Geneva – IOM, the UN Migration Agency, reports that 10,949 migrants and refugees have entered Europe by sea through the first nine weeks of 2018, with just under 51 percent arriving in Italy and the remainder divided between Greece (27%) Spain (22%) and Cyprus (less than 1%). This compares with 20,051 arrivals across the region through the same period last year.
IOM Rome’s Flavio Di Giacomo said Monday that, according to Ministry of Interior figures, 5,457 migrants have arrived by sea to Italy this year: or barely one third the figure at this time last year, when 15,843 migrant men, women and children were brought to Italy after being rescued in the waters north of Africa. Through 7 March Italy arrivals are averaging fewer than 83 persons per day. This compares with 240 per day in 2017 and 140 per day in 2016. (see chart below).
Across the entire region, along three principal migrant routes, the dramatic drop in arrivals is reflected in the statistics as well. In 2015 on this same date, IOM counted 143,544 irregular migrants entering Europe by sea, an average of 2,142 daily. Those numbers dropped to 134,905 (1,983 average, daily) this point in 2016 and to 20,051 (daily: 299). So far this year daily arrivals average 163 men, women and children across the zone. (see chart below)
IOM’s Missing Migrant Project (MMP) reported Monday that deaths on the Central Mediterranean route—442 as of March 8—were down some 15% below their total at this same time in 2017, when 521 migrants had been counted as drowned or missing in the waters between North Africa and Italy.
IOM Athens’ Kelly Namia on Thursday said that over three days ending 6 March the Hellenic Coast Guard reported no incidents requiring search and rescue operations in the Aegean and just one irregular migrant landing, on the island of Kos this past Monday.
That brings the total number of sea arrivals to Greek territory through 6 March February to 2,915 (see chart below)—an average of about 45 persons per day.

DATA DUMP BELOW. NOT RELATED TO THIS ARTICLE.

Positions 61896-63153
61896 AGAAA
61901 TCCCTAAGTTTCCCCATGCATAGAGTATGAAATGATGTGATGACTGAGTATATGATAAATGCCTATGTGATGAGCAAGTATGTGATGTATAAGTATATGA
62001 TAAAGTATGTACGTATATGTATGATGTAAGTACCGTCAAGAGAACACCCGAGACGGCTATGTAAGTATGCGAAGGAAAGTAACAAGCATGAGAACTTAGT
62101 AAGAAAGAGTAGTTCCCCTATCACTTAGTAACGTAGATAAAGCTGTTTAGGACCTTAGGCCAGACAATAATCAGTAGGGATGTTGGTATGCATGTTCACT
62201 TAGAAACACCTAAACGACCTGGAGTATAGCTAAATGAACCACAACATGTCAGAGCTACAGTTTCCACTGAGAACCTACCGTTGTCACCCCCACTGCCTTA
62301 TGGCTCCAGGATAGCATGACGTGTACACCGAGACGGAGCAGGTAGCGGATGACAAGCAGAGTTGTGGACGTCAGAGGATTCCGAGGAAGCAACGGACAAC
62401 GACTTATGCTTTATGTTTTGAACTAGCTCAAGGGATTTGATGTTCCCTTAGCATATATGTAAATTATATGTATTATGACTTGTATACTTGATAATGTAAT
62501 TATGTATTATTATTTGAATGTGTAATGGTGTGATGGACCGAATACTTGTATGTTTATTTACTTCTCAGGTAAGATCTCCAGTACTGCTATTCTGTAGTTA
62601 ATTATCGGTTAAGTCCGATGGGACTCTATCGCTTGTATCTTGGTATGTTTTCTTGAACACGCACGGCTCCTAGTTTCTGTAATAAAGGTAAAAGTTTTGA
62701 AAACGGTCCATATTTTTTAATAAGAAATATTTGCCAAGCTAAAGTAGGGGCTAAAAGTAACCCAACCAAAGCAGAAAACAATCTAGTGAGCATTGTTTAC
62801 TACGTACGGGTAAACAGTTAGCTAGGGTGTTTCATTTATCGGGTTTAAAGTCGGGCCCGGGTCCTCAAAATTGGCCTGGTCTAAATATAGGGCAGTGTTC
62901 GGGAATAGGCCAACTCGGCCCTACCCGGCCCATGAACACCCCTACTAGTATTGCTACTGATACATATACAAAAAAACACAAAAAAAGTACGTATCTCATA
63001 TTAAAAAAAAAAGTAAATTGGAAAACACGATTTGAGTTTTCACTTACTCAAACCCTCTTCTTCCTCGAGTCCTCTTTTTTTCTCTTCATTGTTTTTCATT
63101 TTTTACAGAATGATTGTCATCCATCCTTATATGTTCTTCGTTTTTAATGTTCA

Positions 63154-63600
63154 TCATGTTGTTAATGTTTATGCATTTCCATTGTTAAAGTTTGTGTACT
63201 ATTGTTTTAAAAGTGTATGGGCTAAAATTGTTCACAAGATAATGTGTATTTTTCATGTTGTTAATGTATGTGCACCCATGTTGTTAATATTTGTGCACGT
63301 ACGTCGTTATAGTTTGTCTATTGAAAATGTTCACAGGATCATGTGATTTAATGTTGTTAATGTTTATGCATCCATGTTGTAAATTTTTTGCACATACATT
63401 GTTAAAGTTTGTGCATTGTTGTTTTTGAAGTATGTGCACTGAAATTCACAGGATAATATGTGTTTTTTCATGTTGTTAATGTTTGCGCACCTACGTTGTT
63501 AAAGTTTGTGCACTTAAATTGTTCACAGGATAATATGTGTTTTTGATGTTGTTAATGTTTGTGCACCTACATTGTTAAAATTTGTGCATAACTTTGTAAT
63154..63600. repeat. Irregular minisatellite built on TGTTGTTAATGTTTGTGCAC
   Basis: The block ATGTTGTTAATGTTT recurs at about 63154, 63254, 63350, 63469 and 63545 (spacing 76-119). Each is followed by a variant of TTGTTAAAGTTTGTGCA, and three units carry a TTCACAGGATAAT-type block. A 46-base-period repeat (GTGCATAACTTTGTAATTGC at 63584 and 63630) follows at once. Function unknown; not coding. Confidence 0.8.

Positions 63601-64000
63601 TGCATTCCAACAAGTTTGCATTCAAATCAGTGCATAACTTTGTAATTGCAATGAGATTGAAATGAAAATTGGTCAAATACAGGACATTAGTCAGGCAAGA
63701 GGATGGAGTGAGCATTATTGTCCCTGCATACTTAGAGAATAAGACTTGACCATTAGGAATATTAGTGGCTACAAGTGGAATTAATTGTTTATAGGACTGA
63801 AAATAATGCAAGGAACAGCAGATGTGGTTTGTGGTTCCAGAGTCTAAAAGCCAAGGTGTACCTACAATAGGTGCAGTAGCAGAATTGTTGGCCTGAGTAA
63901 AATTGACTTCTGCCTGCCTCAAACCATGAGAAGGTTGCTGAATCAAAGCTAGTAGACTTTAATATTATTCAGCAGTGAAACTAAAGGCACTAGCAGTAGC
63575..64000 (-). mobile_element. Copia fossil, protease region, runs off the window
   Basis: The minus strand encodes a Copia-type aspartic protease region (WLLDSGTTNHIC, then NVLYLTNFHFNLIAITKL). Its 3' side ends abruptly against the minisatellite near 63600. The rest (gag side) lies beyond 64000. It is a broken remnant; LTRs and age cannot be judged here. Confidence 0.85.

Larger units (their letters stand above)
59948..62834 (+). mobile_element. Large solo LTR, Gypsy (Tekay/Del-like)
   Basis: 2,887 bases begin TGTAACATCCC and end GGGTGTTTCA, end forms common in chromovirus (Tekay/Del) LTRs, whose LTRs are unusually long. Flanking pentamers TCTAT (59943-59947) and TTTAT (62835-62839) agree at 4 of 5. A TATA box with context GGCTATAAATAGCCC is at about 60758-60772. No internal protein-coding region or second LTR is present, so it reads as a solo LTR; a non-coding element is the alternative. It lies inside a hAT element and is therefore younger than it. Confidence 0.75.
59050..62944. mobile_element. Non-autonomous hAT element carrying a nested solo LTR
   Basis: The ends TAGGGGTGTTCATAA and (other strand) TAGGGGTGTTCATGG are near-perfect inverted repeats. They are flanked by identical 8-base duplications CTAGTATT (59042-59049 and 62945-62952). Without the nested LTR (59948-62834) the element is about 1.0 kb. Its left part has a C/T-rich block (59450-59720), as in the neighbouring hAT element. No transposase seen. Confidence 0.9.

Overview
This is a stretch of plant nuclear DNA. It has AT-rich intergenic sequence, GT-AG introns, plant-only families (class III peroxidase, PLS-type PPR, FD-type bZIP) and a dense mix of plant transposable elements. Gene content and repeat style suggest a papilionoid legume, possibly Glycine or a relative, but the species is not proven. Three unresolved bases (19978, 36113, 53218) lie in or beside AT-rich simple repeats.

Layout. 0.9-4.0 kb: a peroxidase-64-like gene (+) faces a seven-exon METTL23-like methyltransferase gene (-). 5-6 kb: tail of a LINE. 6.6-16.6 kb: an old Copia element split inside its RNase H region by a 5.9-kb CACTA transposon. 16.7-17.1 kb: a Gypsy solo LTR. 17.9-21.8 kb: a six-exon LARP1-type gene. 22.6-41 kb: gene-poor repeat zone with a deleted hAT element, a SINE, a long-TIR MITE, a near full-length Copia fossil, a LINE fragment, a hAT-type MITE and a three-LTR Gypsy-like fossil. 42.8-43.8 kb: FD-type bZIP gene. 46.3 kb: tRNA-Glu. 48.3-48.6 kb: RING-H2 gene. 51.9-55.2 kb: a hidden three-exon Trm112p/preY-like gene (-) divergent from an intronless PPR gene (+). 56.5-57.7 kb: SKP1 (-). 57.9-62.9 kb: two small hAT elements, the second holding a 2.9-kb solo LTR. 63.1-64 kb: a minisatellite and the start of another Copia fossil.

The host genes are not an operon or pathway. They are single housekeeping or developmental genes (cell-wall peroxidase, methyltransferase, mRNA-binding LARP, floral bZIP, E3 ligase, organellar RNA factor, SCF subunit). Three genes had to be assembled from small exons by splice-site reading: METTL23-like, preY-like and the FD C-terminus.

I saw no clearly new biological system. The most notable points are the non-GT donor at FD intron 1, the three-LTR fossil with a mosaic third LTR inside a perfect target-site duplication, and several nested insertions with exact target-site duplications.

IOM Spain’s Ana Dodevska reported that total arrivals by sea in 2018 have reached 2,540 men, women and children who have been rescued in Western Mediterranean waters through 8 March. In 2017 IOM recorded 1,584 entering Spain irregularly by sea through the end of February. Sea arrivals for Spain in March 2917 totalled almost 850 for the entire month of March last year; to date this month only 38 arrivals have been recorded.
Worldwide, IOM’s Missing Migrants Project has recorded 710 migrant fatalities in 2018, compared with 1025 through March 7 last year. (see chart below)
IOM reports 442 migrants are estimated to have died this year on the Mediterranean Sea’s three routes. Most recently, 21 people went missing after a boat capsized off the coast of Libya on Saturday, 3 March. A Cypriot merchant vessel rescued 30 survivors from the sinking boat and transferred them to SOS Méditerranée’s ship Aquarius. IOM staff on the ground spoke with them when they were brought to Pozzallo on Tuesday, and they reported that 51 people were on the boat when it sank. Tragically, 21 migrants went missing and are presumed dead.
On the US/Mexico border, the remains of a young man were recovered from the Río Bravo near Eagle Pass, Texas on 4 March – he is thought to be part of a group of migrants that went missing on 27 February when trying to cross from Piedras Negras, Coahuila. The Missing Migrants Project also recorded the death of one Honduran migrant in Reynosa, Mexico on 1 March. On the Mexico/Guatemala border, a 47-year-old Honduran migrant was hit by a freight train in Huimanguillo, Tabasco on 5 March.
The remains of a young Afghan migrant were retrieved in the Evros/Meriç River on 6 March by Turkish authorities. He fell into the river and drowned when attempting to cross to Greece. The Missing Migrants Project has recorded the deaths of 8 people on the Evros in 2018.
MMP data are compiled by IOM staff but come from a variety of sources, some of which are unofficial. To learn more about how data on missing migrants are collected, click here.
For latest arrivals and fatalities in the Mediterranean, please visit: http://migration.iom.int/europe
Learn more about the Missing Migrants Project at: http://missingmigrants.iom.int
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